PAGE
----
"Natural Hazards and Human Behavior: The Dangerous Dynamics of Megadisasters" Susan Kieffer Center for Advanced Study and Walgreen Professor Emerita of Geology and Physics, University of Illinois and Author, Dynamics of Disaster (2013)

Normally the earth slowly releases energy stored from its formation and from on-going radioactive decay, but sometimes the releases are very rapid. Such releases create disasters catastrophic to humans–landslides, volcanic eruptions, earthquakes, tsunamis, tornadoes, hurricanes, droughts and floods. In this talk, she will describe some recent events and their causes and a possible way forward for coexisting with these natural processes.

This event is presented by the Center for Advanced Study and follows a previous CAS Initiative titled "Mega-Disasters: Science, Policy and Human Behavior".

For further information, visit the Center for Advanced Study at http://www.cas.illinois.edu (external link) or call (217) 333-6729

Location: Knight Auditorium, Spurlock Museum, 600 S. Gregory St., Urbana, IL
Time: 7:30 PM–9:00 PM
Cost: Free Admission

Exhibit Opening Celebration: Artists of the Loom: Maya Weavers of Guatemala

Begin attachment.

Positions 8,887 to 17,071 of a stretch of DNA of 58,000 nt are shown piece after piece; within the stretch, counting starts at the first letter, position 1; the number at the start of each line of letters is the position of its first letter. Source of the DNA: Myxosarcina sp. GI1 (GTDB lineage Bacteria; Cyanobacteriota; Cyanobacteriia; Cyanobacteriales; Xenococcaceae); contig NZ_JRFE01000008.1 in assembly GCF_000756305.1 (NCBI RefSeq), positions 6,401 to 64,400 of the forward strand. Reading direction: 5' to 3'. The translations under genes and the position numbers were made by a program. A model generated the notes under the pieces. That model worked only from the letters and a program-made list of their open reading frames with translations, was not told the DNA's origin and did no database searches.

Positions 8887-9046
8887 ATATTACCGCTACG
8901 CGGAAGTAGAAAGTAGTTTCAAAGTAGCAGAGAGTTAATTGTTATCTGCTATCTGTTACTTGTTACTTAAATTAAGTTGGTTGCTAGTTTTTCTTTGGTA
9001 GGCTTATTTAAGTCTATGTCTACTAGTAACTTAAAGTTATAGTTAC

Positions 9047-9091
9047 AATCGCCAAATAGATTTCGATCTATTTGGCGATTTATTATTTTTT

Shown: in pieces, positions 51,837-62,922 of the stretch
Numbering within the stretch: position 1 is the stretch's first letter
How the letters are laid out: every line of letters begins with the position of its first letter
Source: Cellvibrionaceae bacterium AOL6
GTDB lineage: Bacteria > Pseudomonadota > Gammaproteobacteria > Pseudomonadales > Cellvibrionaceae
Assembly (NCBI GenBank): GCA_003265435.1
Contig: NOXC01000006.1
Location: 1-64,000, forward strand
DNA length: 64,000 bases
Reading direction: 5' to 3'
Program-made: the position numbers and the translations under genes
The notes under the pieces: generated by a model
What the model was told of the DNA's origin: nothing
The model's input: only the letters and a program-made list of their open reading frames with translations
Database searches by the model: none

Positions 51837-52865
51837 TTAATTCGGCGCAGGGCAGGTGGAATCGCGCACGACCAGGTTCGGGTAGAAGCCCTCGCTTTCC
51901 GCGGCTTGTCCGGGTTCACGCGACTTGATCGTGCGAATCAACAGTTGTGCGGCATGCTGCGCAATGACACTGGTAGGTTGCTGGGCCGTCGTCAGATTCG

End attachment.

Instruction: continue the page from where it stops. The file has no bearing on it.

Saturday, September 20, 2014

Join us for a full day of activities celebrating the artistry and endurance of Maya weaving traditions in Guatemala. From 10:00 am to 12:00 pm, meet Rafaela and Edgar Apen, visiting artists from San Antonio Aguas Calientes who will demonstrate the weaving style of their community in the Central Core Gallery.

From 1:00 to 4:00 pm, enjoy the exhibit and a reception, including a presentation on weaving as an expression of identity given by guest curator Margot Blum Schevill with Rafaela and Edgar Apen at 2:00 pm in the Knight Auditorium.
Related Links: Curator introduction to the exhibit and opening celebration

Location: Spurlock Museum, 600 S. Gregory St., Urbana, IL
Time: 10:00 AM–4:00 PM
Cost: Free Admission
For further information, contact Kim Sheahan at (217) 244 - 3355 or